Her heroine Katniss is at the heart of The Hunger Games, the first of four films to be based on author Suzanne Collins’ trilogy. The protagonist proves to be a strong role model for young girls: Both hunter and survivor, she takes care of her family and prevails through the trials and tribulations of the futuristic games. The movie is already the 13th highest-grossing domestic film and has accumulated more than $686 million at the worldwide box office. The books have surpassed the Harry Potter series as Amazon’s bestselling ever. The story, which deals with the age-old disparity between society’s haves and have-nots in a futuristic dystopia, also appealed to Lawrence because of its hopeful message about today’s young generation.
“Suzanne Collins was sending a powerful message: ‘Look what one person can do,’” Lawrence says. “It speaks to what young people can do to overcome oppressive regimes, the power they have with social media outlets like Twitter and Facebook. Yes, it’s scary. But throughout human history, all it takes is someone, often a younger person, to make such a huge difference. It’s not about doing what everyone else is conforming to; it’s about stepping up and doing what’s right. I loved the way this story reaches out to our generation.”
Lawrence may be attracted to these stories because it is what she knows. She was raised working at her parents’ Kentucky summer camp in rural Louisville with her two older brothers, where the importance of helping those who need assistance was a family mantra. She modestly explains, “I’m happy I grew up with a family that taught me that as soon as you have, you give to others less fortunate.”
Lawrence says she understands the blessing her career is and the luxuries it has given her. She sees it as surreal but admits it offers an opportunity to help more. “I visited Namibia for a month last summer and saw life on the other side. You’re thinking, this is how much it would cost to put a kid through school there, and I’m spending that on packs of gum. There’s such an imbalance in the world, and it’s so important to remember that just because it’s not in front of us, we can still do something.” Her charitable nature probably bares itself the most in an organization that is close to her heart: Bellewood Home for Children (www.bellewood.org), a Kentucky orphanage that Lawrence and her close-knit family are passionate about and have worked with through the years. “It’s such a wonderful place, a school with surrounding gardens. It’s inspiring to see these young children so happy, engaged, and smart. They have so much potential.” She says every time one of her movies comes out, the family holds a private screening for the orphanage. “It’s just heartwarming to see, and I try to help where I can.”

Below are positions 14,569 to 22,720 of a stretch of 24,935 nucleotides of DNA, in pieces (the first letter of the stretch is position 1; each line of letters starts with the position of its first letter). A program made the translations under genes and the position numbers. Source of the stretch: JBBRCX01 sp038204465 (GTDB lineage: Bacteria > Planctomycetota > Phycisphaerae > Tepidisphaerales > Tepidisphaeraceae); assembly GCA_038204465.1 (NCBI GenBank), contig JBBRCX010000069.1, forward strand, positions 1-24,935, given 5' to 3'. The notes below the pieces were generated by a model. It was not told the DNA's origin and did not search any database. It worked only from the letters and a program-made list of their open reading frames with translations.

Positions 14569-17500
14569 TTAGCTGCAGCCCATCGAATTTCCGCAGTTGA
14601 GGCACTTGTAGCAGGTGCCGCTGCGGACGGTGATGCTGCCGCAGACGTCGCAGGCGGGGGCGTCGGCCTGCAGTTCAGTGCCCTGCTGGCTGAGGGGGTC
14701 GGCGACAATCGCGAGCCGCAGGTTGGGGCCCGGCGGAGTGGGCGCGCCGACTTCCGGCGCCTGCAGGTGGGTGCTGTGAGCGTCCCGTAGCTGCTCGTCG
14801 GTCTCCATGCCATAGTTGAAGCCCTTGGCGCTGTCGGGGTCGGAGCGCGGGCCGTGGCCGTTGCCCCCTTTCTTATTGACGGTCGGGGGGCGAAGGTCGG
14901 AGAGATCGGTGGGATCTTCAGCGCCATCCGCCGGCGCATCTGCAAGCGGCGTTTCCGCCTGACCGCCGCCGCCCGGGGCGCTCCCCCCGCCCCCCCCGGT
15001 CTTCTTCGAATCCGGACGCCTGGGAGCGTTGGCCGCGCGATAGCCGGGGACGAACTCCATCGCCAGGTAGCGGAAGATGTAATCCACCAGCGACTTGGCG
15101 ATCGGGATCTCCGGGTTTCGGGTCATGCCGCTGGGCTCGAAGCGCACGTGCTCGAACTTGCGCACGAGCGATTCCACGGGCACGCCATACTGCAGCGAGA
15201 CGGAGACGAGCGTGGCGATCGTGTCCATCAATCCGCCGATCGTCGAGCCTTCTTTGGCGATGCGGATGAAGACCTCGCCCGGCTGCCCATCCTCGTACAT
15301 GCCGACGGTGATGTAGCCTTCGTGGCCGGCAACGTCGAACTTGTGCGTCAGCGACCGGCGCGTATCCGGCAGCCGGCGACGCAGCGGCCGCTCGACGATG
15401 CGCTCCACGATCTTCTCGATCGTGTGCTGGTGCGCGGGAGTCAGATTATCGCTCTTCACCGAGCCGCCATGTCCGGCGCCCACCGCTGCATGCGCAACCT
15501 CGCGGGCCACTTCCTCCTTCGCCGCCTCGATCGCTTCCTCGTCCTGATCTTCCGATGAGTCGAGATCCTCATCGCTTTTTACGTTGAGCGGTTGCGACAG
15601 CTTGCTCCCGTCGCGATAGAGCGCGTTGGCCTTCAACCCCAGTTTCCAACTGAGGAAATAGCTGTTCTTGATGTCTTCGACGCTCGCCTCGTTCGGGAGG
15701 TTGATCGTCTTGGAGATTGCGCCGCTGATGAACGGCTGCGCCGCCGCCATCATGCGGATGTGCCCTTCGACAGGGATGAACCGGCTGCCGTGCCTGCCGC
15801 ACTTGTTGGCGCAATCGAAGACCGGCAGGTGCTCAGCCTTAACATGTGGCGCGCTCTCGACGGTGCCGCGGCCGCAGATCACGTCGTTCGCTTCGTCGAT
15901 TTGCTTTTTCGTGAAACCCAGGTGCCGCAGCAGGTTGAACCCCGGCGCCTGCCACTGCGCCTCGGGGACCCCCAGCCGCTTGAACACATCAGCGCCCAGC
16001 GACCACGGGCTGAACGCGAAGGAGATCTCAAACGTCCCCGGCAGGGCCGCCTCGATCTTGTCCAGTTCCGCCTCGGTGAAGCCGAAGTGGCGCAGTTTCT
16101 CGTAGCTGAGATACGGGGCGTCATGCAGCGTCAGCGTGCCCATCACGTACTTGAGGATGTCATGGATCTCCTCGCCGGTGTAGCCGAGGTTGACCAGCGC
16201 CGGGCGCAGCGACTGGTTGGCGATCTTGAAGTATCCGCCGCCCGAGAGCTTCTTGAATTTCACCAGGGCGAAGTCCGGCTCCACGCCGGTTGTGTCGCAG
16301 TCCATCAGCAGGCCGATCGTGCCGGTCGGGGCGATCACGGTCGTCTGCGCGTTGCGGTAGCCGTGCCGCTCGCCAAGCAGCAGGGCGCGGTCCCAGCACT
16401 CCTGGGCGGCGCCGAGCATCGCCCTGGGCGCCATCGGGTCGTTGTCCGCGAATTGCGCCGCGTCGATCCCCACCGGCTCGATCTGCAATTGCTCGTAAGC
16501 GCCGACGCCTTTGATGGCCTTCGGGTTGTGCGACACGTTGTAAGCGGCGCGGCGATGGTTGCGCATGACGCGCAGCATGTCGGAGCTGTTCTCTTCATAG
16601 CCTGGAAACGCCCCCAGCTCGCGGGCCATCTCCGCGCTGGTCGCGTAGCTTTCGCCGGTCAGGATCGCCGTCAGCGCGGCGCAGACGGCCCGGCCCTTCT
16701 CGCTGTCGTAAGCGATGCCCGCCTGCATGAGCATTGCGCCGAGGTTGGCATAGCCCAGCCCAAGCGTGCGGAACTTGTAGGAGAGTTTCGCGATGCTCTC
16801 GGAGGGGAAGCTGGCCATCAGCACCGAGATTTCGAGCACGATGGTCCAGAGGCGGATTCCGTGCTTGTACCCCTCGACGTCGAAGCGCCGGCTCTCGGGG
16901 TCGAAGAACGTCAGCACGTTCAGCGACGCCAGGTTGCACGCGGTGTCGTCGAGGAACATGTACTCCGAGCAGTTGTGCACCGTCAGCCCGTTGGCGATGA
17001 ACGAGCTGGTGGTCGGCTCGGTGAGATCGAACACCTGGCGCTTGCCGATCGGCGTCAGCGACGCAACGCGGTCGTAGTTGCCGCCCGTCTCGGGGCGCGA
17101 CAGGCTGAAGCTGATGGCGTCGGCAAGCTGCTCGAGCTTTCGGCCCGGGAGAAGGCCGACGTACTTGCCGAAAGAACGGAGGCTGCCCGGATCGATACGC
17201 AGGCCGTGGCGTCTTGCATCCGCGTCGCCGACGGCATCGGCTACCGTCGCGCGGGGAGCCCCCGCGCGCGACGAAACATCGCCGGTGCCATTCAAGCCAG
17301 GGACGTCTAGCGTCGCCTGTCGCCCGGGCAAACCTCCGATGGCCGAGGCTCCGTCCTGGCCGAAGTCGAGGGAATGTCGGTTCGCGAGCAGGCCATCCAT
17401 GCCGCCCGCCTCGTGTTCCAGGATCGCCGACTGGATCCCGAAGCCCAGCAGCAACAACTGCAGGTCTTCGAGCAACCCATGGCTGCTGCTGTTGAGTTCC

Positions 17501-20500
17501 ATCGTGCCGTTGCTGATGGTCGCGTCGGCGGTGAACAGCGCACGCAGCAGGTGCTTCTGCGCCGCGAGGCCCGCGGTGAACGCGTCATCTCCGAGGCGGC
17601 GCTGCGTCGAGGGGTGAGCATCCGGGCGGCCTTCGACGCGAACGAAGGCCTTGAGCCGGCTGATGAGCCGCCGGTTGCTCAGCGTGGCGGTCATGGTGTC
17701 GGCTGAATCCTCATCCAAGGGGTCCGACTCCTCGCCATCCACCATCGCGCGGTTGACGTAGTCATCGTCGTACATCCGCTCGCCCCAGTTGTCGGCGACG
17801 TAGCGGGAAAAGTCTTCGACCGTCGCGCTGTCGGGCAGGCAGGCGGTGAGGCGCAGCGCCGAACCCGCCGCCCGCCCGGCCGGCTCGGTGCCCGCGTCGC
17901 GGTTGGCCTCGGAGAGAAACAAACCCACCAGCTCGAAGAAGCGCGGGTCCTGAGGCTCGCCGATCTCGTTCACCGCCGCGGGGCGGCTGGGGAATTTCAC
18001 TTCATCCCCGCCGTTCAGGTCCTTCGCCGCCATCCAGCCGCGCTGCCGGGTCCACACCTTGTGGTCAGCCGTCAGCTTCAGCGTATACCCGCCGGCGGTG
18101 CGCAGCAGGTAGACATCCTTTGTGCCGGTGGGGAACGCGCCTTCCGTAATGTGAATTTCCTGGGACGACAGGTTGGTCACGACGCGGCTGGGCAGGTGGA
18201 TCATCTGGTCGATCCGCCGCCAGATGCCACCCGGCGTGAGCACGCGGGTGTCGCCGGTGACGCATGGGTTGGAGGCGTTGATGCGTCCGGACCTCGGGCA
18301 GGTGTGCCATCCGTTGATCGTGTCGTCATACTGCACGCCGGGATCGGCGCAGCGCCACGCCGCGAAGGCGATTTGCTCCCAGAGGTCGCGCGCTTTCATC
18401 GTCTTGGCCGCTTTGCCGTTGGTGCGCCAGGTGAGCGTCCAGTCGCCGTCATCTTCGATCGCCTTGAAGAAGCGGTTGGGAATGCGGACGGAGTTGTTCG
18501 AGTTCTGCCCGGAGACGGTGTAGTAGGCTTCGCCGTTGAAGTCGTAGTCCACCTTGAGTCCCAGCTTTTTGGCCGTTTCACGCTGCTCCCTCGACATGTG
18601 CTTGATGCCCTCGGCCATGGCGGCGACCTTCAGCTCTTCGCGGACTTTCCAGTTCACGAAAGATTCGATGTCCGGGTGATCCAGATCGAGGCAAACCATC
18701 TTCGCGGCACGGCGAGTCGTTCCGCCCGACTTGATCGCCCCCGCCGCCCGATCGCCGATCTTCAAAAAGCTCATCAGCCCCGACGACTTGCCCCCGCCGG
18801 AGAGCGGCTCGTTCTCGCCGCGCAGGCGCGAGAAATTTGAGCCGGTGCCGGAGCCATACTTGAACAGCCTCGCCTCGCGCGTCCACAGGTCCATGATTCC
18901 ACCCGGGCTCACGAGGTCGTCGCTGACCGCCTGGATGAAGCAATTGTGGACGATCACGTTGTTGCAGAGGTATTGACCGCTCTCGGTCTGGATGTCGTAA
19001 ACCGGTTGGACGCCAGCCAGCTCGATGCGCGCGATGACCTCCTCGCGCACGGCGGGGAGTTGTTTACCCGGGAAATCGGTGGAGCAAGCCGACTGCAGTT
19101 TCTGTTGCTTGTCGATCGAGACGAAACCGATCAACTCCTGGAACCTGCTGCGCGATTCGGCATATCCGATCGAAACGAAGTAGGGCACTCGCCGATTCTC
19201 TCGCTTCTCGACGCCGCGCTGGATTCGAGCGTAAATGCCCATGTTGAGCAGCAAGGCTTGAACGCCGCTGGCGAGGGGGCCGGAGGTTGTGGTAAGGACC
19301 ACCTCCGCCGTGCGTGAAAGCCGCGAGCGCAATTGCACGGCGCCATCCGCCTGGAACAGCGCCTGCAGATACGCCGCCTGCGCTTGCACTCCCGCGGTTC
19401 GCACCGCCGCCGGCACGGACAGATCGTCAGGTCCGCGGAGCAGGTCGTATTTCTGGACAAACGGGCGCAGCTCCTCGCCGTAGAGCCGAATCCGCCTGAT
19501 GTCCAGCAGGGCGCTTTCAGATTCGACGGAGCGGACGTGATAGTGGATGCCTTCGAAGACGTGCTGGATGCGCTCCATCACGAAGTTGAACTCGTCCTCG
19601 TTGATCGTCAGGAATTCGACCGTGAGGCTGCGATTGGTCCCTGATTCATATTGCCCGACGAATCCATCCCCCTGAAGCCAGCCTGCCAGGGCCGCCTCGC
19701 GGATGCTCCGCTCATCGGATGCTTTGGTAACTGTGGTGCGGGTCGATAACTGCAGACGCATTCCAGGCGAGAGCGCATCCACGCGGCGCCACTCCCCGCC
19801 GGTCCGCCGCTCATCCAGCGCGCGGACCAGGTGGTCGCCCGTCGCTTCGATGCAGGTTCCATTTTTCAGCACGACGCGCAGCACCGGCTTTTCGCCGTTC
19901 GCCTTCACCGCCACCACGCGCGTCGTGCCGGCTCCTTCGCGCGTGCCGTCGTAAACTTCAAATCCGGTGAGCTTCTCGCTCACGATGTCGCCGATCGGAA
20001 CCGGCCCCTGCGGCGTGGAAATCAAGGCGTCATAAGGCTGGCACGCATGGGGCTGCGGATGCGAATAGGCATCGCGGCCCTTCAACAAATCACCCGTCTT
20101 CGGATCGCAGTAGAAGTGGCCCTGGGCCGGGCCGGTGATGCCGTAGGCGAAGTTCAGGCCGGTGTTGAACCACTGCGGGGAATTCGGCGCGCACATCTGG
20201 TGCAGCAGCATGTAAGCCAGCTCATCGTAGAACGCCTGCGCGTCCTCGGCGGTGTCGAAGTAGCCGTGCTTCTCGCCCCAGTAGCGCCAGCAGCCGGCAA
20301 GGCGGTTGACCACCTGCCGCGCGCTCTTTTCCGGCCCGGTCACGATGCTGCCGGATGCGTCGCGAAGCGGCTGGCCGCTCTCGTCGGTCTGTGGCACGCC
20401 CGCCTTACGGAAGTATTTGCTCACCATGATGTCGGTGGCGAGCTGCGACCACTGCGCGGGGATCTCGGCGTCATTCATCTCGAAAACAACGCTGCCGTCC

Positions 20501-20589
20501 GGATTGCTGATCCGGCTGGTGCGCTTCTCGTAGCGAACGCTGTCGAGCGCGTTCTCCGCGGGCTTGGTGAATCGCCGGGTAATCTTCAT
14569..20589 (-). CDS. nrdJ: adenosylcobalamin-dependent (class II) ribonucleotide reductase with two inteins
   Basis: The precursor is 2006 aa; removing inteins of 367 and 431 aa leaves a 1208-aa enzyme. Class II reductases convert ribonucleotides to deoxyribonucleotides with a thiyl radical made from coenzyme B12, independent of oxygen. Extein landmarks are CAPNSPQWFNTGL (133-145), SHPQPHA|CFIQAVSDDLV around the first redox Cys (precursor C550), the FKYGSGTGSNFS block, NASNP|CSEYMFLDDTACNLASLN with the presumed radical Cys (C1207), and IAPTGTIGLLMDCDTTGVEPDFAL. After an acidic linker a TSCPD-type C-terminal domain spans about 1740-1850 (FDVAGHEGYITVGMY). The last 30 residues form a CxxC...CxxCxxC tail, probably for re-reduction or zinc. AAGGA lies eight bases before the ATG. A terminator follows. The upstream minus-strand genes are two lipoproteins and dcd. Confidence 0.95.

Talk to Lawrence for any short length of time and you become very aware of how her family life helped shape the confident, and yet fun and playful, young woman she is. She’s the girl next door. She’s the glamorous leading lady. She’s the consummate professional of an art form that she wholeheartedly embraces yet understands to be surreal. And she’s confident in each of those roles because of where she comes from: a rambunctious, close-knit family that both keeps her grounded and remains the foundation from which she soars. You almost gather that she longs to be back in Kentucky, where things are slower and more authentic. And she hopes to be for the holidays.